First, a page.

↓ Skip to main content

Dove Medical Press

Article Metrics

Pseudomembranous colitis within radiotherapy field following concurrent chemoradiation therapy: a case report

Overview of attention for article published in OncoTargets and therapy, January 2013
Altmetric Badge

About this Attention Score

  • Average Attention Score compared to outputs of the same age and source

Mentioned by

twitter
1 tweeter
facebook
1 Facebook page

Citations

dimensions_citation
3 Dimensions

Readers on

mendeley
14 Mendeley
Title
Pseudomembranous colitis within radiotherapy field following concurrent chemoradiation therapy: a case report
Published in
OncoTargets and therapy, January 2013
DOI 10.2147/ott.s40145
Pubmed ID
Authors

Chen-hsi Hsieh, Bing-Jie Shen, Shih-Chiang Lin, Pei-Wei Shueng, Li-Ming Tseng, Chou

Abstract

Development of nonantibiotic-associated pseudomembranous colitis has been reported in patients receiving chemotherapy. Herein, we report a case of a 70-year-old man with diabetes mellitus and hypertension who received concurrent chemoradiation therapy after surgery for stage III pT3N1M0 rectal cancer. After completion of the therapy, the patient presented with a 2-week history of intermittent watery diarrhea (seven to nine times per day). However, the patient was afebrile and laboratory examination revealed no evidence of leukocytosis. Computed tomography disclosed inflammation of the sigmoid colon, infiltrative changes around the anastomotic site, and edematous changes straddling the serosal surface. Colonoscopic examination revealed multiple whitish patches within the radiation field, a finding suggestive of pseudomembranous colitis. No concomitant antibiotics were used during the period of concurrent chemoradiation therapy. Empirical oral metronidazole (500 mg every 8 hours) was administrated for 2 weeks. At the end of this treatment, stool culture was negative for Clostridium difficile. Physicians should be aware of the potential for the development of pseudomembranous colitis following concurrent chemoradiation therapy.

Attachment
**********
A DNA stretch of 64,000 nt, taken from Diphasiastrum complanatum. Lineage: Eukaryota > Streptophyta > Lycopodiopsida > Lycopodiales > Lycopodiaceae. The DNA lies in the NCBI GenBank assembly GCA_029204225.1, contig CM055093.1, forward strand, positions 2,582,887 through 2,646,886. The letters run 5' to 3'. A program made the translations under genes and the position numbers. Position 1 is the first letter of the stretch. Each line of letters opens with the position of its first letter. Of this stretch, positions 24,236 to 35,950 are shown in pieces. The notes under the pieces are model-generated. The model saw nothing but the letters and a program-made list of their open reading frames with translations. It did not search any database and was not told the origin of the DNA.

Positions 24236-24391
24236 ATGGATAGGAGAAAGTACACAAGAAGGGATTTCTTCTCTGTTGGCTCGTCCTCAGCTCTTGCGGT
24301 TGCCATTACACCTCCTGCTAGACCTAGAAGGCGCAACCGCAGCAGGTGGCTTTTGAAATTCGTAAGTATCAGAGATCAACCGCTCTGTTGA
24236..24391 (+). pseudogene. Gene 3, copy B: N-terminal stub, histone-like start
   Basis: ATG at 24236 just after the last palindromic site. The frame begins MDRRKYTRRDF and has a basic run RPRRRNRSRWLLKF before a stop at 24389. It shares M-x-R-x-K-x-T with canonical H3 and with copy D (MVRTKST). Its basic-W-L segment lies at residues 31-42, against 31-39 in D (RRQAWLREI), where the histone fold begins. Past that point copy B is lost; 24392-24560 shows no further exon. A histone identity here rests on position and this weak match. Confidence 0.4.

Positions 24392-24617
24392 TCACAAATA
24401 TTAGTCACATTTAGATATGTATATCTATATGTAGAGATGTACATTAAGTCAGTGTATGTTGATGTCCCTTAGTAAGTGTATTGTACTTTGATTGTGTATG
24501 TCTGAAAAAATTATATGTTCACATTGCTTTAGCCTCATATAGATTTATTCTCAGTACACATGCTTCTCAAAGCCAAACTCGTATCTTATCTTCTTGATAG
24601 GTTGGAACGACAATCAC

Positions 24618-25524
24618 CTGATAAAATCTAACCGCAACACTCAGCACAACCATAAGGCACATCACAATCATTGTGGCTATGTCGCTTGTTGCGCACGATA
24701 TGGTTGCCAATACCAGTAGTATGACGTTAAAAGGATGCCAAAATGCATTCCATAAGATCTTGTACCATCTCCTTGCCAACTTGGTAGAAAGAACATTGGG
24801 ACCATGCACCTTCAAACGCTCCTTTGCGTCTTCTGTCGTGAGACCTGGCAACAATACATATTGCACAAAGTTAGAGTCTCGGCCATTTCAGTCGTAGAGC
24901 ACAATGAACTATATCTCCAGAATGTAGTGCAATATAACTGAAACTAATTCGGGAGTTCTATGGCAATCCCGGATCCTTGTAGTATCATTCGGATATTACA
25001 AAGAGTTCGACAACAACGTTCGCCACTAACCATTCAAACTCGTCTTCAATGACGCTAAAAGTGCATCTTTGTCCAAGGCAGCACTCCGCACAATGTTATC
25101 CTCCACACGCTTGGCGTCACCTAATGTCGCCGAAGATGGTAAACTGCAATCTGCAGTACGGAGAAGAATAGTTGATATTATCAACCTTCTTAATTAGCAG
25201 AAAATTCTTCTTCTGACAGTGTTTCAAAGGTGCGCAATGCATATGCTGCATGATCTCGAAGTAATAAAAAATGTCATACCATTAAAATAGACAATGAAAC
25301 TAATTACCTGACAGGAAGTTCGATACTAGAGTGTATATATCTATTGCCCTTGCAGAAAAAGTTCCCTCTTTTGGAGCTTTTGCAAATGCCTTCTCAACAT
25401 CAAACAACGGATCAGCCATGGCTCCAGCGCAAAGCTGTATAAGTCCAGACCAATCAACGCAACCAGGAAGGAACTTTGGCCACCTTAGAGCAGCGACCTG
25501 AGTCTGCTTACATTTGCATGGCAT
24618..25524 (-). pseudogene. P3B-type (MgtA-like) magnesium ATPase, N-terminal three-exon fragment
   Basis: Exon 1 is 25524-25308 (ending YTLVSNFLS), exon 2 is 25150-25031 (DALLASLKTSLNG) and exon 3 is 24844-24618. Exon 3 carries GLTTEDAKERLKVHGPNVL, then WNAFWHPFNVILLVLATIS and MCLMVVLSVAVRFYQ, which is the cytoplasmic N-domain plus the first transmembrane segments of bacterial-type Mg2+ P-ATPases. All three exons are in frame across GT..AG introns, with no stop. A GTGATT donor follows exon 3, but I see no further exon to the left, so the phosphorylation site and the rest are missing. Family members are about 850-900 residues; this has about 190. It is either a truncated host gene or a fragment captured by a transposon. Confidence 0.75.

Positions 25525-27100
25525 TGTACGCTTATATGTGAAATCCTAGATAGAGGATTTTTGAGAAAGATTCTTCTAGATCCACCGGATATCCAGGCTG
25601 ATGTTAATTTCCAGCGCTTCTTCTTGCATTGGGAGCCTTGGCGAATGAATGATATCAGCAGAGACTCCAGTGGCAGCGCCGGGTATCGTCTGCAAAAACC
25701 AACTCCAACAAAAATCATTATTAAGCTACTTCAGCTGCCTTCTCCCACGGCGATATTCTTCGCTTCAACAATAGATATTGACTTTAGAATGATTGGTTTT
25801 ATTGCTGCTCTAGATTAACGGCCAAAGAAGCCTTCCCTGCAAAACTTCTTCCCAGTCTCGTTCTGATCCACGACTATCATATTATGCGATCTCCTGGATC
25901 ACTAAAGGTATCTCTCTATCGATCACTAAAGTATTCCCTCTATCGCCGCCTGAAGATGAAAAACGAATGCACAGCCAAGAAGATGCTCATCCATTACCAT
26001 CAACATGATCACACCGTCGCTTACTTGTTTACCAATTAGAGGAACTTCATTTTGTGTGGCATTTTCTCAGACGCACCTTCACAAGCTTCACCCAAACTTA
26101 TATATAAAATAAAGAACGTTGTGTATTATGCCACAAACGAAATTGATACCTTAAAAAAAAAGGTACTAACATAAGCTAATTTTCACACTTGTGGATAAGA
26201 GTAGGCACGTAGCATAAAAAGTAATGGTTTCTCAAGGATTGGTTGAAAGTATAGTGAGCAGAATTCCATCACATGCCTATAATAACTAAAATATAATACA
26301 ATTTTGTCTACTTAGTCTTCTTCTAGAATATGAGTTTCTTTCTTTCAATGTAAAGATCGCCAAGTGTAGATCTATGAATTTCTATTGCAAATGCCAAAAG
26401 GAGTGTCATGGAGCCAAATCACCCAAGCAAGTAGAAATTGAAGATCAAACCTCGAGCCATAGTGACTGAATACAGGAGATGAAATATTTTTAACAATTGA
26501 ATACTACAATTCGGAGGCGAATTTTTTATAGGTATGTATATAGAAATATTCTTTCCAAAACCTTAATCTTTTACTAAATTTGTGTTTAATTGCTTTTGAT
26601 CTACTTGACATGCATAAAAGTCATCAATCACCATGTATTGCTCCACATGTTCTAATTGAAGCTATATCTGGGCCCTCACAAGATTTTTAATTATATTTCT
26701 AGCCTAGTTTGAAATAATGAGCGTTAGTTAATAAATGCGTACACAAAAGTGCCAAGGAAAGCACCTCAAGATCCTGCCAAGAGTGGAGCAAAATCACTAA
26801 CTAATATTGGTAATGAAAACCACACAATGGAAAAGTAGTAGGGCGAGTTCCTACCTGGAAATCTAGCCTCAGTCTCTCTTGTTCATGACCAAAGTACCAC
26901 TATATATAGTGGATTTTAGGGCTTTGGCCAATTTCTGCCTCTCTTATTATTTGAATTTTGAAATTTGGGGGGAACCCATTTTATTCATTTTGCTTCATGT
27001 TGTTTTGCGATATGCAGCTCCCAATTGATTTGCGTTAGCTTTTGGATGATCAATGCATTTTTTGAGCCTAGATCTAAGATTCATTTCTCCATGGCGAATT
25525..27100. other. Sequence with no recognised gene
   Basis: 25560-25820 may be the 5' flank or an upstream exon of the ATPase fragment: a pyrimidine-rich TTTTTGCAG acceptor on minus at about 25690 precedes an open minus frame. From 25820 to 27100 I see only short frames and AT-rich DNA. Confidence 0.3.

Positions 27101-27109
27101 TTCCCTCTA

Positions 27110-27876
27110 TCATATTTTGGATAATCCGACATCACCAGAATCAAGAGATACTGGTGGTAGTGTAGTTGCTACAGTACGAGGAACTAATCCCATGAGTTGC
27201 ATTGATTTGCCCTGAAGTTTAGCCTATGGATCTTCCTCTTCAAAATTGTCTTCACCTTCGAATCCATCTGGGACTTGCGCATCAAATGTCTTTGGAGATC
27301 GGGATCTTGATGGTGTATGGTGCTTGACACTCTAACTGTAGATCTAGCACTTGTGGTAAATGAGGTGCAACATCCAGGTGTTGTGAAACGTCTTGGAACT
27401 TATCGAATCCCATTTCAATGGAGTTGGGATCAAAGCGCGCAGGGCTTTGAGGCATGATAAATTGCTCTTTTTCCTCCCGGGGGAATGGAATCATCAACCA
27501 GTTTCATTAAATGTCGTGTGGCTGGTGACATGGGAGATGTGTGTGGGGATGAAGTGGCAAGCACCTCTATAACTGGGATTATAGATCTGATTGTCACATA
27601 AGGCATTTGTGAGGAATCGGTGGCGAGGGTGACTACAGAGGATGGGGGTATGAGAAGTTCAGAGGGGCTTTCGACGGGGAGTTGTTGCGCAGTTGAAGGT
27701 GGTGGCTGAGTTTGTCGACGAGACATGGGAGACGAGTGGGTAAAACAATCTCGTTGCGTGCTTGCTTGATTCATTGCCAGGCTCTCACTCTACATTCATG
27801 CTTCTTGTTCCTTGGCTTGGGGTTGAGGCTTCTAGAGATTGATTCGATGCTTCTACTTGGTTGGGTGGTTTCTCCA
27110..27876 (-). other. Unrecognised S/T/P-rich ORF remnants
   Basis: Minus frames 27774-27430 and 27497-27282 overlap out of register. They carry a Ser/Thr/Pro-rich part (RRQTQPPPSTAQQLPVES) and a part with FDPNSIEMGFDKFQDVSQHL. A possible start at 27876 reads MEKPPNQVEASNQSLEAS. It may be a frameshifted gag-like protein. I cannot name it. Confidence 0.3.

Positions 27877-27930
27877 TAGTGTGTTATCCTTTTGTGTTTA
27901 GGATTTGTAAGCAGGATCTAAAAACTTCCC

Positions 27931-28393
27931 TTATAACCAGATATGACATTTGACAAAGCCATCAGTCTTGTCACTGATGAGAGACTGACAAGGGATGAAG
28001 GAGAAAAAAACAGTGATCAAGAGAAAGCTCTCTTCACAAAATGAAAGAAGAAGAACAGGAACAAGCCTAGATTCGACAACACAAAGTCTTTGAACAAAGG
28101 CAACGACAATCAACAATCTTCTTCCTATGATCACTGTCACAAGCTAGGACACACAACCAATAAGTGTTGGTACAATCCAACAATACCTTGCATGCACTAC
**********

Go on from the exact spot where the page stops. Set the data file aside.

Twitter Demographics

The data shown below were collected from the profile of 1 tweeter who shared this research output. Click here to find out more about how the information was compiled.

Mendeley readers

The data shown below were compiled from readership statistics for 14 Mendeley readers of this research output. Click here to see the associated Mendeley record.

Geographical breakdown

Country Count As %
Unknown 14 100%

Demographic breakdown

Readers by professional status Count As %
Other 2 14%
Student > Bachelor 2 14%
Student > Doctoral Student 1 7%
Professor 1 7%
Student > Master 1 7%
Other 3 21%
Unknown 4 29%
Readers by discipline Count As %
Medicine and Dentistry 5 36%
Nursing and Health Professions 1 7%
Physics and Astronomy 1 7%
Immunology and Microbiology 1 7%
Unknown 6 43%

Attention Score in Context

This research output has an Altmetric Attention Score of 1. This is our high-level measure of the quality and quantity of online attention that it has received. This Attention Score, as well as the ranking and number of research outputs shown below, was calculated when the research output was last mentioned on 22 January 2013.
All research outputs
#17,676,164
of 22,693,205 outputs
Outputs from OncoTargets and therapy
#1,324
of 2,926 outputs
Outputs of similar age
#210,109
of 280,672 outputs
Outputs of similar age from OncoTargets and therapy
#7
of 16 outputs
Altmetric has tracked 22,693,205 research outputs across all sources so far. This one is in the 19th percentile – i.e., 19% of other outputs scored the same or lower than it.
So far Altmetric has tracked 2,926 research outputs from this source. They receive a mean Attention Score of 2.6. This one is in the 49th percentile – i.e., 49% of its peers scored the same or lower than it.
Older research outputs will score higher simply because they've had more time to accumulate mentions. To account for age we can compare this Altmetric Attention Score to the 280,672 tracked outputs that were published within six weeks on either side of this one in any source. This one is in the 22nd percentile – i.e., 22% of its contemporaries scored the same or lower than it.
We're also able to compare this research output to 16 others from the same source and published within six weeks on either side of this one. This one has gotten more attention than average, scoring higher than 50% of its contemporaries.